I appreciate this info-albeit conflicting.
Perhaps DLC fellow traveler is the right term.
> His wife is the left
> Democrat from Connecticut, Rosa deLauro.
She's my rep in fact. Even given the debased state of the political lexicon, describing her as a leftist is a stretch, to put it mildly.
> Somewhere, in some boxes in
> storage, I've got a review from Jim O'Connor's et.al. 70's neo-Marxist
> journal, "Kapitalistate, " of Greenberg's neo-marxist work from the 70's,
> "Race and State in Capitalist Development, " from Yale Univ. Press.
And while you're at it you can dig up Marvin Olasky's stuff from around the same time.
> brother is Edward Greenberg, the lefty political scientist.
And Al Gore's cousin is . . .
> Finally, during
> the run up to the elections between Netanyahoo(sic.) and Barak, the Israeli
> office that Greenberg (and Carville?) were working out of, was burgled.
Does this (third rate) burglary make him (or Larry O'Brien for that matter) a lefty? Don't quite get the point.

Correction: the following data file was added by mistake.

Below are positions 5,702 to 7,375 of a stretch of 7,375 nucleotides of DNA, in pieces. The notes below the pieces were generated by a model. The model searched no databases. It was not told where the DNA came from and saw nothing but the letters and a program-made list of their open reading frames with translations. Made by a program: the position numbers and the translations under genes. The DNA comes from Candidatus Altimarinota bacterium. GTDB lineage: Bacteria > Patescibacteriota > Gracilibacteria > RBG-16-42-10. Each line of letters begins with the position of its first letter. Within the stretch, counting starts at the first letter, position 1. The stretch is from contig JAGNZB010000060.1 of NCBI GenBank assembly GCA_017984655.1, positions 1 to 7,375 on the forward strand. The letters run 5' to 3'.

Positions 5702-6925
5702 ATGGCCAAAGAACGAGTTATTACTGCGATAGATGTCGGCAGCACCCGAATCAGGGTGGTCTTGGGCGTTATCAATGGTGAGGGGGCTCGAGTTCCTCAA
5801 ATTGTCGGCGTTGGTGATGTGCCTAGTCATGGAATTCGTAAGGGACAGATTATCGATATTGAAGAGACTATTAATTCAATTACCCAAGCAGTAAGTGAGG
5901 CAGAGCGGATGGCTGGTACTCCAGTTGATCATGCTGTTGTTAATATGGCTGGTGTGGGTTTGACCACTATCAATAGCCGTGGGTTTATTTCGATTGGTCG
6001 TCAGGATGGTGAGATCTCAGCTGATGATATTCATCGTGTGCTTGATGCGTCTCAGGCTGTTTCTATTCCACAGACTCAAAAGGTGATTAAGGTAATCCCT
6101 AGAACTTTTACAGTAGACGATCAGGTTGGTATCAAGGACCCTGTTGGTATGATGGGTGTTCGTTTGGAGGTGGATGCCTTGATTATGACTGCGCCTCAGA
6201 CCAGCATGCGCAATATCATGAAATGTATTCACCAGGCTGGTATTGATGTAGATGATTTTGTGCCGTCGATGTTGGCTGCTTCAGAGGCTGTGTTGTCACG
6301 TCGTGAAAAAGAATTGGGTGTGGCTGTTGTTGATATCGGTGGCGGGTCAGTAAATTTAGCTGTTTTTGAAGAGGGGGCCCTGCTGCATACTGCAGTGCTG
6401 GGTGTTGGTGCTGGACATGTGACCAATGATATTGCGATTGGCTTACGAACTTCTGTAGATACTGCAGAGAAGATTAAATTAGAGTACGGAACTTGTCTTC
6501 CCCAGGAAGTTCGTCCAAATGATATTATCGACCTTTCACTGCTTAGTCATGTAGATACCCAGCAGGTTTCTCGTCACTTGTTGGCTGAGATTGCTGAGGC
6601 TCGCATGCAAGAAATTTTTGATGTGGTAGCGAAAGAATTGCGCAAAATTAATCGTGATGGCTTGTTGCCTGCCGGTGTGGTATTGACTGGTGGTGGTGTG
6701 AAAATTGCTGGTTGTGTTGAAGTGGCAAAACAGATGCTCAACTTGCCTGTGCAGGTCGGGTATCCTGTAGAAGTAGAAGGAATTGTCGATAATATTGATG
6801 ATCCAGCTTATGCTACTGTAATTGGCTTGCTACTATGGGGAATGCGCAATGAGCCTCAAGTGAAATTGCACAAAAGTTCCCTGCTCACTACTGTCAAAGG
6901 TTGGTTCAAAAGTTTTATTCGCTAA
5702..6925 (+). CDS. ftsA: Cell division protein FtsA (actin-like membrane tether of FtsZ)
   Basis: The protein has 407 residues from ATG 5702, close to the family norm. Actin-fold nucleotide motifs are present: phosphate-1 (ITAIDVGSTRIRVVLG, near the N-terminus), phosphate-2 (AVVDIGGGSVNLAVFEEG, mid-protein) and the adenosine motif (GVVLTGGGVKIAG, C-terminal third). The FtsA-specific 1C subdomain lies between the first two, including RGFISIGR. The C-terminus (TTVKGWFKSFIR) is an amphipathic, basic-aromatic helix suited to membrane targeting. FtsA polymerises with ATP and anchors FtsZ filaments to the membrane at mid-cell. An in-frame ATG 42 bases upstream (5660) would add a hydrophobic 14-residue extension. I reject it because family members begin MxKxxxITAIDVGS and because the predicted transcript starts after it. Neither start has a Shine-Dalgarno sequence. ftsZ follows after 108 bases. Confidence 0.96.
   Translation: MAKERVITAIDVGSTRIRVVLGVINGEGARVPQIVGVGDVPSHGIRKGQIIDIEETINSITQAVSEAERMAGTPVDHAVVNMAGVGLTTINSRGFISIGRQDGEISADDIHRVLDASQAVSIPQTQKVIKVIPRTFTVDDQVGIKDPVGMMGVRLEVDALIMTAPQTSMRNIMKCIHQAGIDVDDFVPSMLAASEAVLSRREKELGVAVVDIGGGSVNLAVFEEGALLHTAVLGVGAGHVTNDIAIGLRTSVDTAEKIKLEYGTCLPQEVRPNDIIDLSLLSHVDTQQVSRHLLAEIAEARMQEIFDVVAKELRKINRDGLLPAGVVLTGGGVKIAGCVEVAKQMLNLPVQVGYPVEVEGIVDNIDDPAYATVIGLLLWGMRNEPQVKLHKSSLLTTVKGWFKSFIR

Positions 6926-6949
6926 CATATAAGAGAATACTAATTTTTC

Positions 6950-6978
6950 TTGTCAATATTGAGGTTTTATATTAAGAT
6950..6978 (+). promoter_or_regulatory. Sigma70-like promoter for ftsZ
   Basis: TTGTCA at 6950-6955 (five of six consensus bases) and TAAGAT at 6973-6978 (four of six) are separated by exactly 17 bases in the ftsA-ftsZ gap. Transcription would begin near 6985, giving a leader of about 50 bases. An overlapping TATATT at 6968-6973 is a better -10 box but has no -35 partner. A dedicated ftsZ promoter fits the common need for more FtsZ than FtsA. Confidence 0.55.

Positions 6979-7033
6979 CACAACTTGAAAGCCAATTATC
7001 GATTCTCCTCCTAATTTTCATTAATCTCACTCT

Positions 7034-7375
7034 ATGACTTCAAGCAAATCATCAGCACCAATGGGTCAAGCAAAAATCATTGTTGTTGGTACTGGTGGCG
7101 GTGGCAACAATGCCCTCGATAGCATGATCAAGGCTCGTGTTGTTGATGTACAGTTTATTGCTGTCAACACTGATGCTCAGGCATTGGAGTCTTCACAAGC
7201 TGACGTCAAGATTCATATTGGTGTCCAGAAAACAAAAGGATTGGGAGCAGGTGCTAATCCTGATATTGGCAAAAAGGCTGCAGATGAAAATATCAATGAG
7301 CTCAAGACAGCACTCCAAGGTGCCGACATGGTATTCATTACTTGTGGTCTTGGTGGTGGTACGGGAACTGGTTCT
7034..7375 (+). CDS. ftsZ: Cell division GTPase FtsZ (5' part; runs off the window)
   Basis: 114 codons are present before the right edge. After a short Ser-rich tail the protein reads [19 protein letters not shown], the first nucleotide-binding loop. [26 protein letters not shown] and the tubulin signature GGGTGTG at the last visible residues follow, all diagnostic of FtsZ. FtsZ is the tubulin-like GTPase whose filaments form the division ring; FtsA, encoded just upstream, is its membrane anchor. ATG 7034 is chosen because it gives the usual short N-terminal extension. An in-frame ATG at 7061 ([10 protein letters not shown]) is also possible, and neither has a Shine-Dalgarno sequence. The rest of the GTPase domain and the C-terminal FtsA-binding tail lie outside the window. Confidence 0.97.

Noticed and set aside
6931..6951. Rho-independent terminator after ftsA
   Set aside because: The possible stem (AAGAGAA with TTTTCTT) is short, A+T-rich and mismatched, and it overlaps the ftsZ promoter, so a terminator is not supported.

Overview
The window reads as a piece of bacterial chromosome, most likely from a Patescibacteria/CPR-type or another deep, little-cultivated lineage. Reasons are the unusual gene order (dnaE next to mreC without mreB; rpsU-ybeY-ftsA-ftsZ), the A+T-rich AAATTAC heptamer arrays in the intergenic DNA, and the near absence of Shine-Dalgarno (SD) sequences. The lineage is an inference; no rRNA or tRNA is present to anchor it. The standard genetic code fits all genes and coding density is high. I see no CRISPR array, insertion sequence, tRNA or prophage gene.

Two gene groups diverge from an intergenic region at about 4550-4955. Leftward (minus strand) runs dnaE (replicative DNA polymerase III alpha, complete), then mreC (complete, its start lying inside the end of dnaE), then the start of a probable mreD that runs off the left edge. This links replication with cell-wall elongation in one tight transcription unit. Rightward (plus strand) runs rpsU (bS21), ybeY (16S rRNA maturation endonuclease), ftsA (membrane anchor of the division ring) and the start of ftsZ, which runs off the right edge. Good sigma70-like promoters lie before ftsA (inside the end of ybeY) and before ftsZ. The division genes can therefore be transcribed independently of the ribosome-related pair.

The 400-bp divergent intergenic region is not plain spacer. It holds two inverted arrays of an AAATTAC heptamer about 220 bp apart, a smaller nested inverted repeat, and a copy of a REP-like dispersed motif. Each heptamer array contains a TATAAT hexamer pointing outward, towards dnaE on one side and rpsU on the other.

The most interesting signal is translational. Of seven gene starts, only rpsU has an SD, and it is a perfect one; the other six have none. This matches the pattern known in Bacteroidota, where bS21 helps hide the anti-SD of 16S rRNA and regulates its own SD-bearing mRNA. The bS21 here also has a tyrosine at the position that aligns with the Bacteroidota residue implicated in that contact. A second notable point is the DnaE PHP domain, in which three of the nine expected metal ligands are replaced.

> Another finally. For those not willing to trudge through the stats in the
> new Ruy Teixeira and Joel Rogers book, "Why The White Working Class Still
> Matters, " the newest issue of Dissent has a piece adapted from the book by
> Ruy. http://www.dissentmagazine.org/ (Fool's Gold of the Left)
> Looks like he disputes as wishful thinking the left thesis that the key to
> moving the political terrain leftwards is to increase turnout among the
> alienated non-voters. Better to expend resources on turning out the existing
> progressive blocs that are likely voters based on past behavior.
I don't get this either. The Dems already have the pwogs by the balls and they know it-that's what triangulation means, after all. It seems like this recommendation only holds in the event of significant defections from the Dems which will only materialize if the lesser evil strategy collapses-i.e. if Nader does succeed in making real inroads.
Btw, what we should really be talking about, it seems to me, is the larger issue: polling is only about, as Max intimated, what a candidate will say, not what he'll do. So whatever Greenberg's analysis, it will effect policy only if one assumes that politicians have any intention on acting on what the public says it wants, an utterly fallacious assumption, of course.
> Enough citations!!! Michael Pugliese
You mean "too much information"?